After initially being ruled as an accidental drug overdose, the death of a male escort in the West Hollywood home of a well-known Democratic Party donor last year is now being investigated as a possible homicide.

On July 27, Gemmel Moore, 26, was discovered by police inside the apartment of Ed Buck, 63, a high-profile Democratic contributor. Buck has donated more than $500,000 to Democrats including Hillary Clinton, Barack Obama, Los Angeles Mayor Eric Garcetti, Los Angeles County District Attorney Jackie Lacey and other state and local organizations in California.

Moore’s death was ruled as an accidental methamphetamine overdose by the Los Angeles County Coroner’s office. The family and friends of Moore disputed the finding, resulting in an Aug. 14 announcement by the Los Angeles County Sheriff’s Office Homicide Bureau that they would investigate the case for criminal activity.

According to Fox News, investigators want to conclude the investigation, but they have had difficulty getting certain witnesses to schedule interviews.

“We should have all the information, so we can make a good evaluation of everything that transpired to see if there’s any criminal culpability,” said Lt. Joe Mendoza, a spokesman for the homicide bureau of the Los Angeles County Sheriff’s Office.

Mendoza noted that investigators have interviewed “numerous” witnesses regarding their interactions with Buck, but additional interviews with other witnesses are needed.

“We don’t want to move forward with anything else without every single piece of information,” said Mendoza, who noted that investigators have coordinated with the district attorney’s office to grant immunity to witnesses for unrelated minor crimes, allowing them to speak freely regarding Buck. “We’re just in a holding pattern until we can get those people interviewed.”

Buck’s attorney, Seymour Amster, claims that Buck is innocent of wrongdoing.

“There’s nothing there. As we always stated, this was an accidental overdose that Ed Buck had nothing to do with and it’s a tragedy,” Amster said. “The coroner has not changed his opinion from an accidental death. Until that happens, and that’s not going to happen, we’re done.”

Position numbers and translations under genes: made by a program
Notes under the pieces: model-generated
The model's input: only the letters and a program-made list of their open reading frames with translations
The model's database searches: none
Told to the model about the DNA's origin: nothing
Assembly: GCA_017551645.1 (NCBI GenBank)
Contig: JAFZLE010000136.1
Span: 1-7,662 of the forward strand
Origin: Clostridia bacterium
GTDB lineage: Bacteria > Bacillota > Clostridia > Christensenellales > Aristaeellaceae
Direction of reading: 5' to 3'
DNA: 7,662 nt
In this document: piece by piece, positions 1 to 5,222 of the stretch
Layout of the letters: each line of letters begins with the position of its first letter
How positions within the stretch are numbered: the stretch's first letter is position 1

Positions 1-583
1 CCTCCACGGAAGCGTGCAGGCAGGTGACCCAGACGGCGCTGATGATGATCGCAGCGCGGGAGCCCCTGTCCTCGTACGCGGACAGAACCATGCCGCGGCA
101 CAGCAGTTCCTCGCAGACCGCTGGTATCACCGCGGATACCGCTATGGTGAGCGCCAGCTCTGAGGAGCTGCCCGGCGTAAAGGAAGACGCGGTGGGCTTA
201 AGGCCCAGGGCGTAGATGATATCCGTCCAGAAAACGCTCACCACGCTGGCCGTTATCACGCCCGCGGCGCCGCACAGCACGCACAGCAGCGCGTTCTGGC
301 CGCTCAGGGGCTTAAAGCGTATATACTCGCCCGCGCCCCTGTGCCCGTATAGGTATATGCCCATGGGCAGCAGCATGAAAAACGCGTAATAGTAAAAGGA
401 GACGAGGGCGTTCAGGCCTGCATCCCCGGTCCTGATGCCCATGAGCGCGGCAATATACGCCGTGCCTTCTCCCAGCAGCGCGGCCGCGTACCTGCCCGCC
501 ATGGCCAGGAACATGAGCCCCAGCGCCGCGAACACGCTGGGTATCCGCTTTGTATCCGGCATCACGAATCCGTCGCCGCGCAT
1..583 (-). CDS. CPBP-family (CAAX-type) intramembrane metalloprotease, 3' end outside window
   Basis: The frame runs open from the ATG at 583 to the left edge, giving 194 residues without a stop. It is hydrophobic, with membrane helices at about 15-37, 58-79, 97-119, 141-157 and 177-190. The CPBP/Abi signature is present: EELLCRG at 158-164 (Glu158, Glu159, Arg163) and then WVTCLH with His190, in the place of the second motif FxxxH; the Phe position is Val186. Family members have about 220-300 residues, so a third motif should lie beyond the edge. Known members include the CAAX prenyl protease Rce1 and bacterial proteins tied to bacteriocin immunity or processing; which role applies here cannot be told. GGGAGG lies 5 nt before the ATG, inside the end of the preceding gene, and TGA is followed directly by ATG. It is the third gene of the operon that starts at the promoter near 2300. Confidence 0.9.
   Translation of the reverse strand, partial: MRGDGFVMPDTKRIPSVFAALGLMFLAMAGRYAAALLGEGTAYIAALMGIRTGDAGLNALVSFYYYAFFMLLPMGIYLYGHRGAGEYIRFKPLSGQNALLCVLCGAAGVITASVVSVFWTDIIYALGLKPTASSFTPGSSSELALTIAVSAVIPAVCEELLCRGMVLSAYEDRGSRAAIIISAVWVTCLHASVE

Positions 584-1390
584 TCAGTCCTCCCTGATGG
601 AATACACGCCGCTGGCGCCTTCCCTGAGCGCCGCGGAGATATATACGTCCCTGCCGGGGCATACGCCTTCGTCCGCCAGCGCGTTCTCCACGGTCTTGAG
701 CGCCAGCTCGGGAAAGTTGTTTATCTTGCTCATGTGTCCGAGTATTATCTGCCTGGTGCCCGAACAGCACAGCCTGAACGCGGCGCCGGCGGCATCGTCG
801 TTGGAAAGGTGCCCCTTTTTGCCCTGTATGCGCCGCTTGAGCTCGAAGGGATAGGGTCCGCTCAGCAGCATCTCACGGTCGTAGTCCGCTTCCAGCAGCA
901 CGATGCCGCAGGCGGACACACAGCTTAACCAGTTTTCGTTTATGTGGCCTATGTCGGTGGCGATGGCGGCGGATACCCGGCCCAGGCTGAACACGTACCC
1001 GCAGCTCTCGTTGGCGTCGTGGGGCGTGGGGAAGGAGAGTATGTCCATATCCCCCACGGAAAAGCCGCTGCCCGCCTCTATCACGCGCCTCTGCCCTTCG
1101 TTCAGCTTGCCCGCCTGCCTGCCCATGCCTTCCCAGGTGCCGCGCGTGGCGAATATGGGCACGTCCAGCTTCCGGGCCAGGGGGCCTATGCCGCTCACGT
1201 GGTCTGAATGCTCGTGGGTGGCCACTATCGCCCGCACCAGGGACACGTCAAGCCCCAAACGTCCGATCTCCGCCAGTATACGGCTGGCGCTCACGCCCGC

Once the homicide investigation concludes, detectives will determine whether the findings should be submitted to a district attorney or brought before a grand jury. “I think a detective would probably present it to a DA, but a grand jury is not out of play either,” said Mendoza.

According to the July 31 coroner’s report, detectives found drugs and an array of paraphernalia in Buck’s apartment.

Of interest in the investigation is a journal apparently kept by Moore which was discovered among his belongings. In it, Moore wrote about his drug use and his interactions with Buck.

“I honestly don’t know what to do. I’ve become addicted to drugs and the worst one at that,” read a December entry. “Ed Buck is the one to thank. He gave me my first injection of crystal meth it was very painful, but after all the troubles, I became addicted …”

The final entry in Moore’s journal, dated Dec. 3, 2016, read, “If it didn’t hurt so bad, I’d kill myself, but I’ll let Ed Buck do it for now.”

Jasmyne Cannick, an advocate for Moore’s family, claims that a number of gay black men have admitted that Buck invited them to his house, then paid them several hundred dollars to take drugs.

Amster contended that Moore and Buck were “friends” and that Buck was “legitimately trying to help” Moore.

“These are merely accusations,” Amster said. “This situation has turned into an attack on Mr. Buck’s personal life.”

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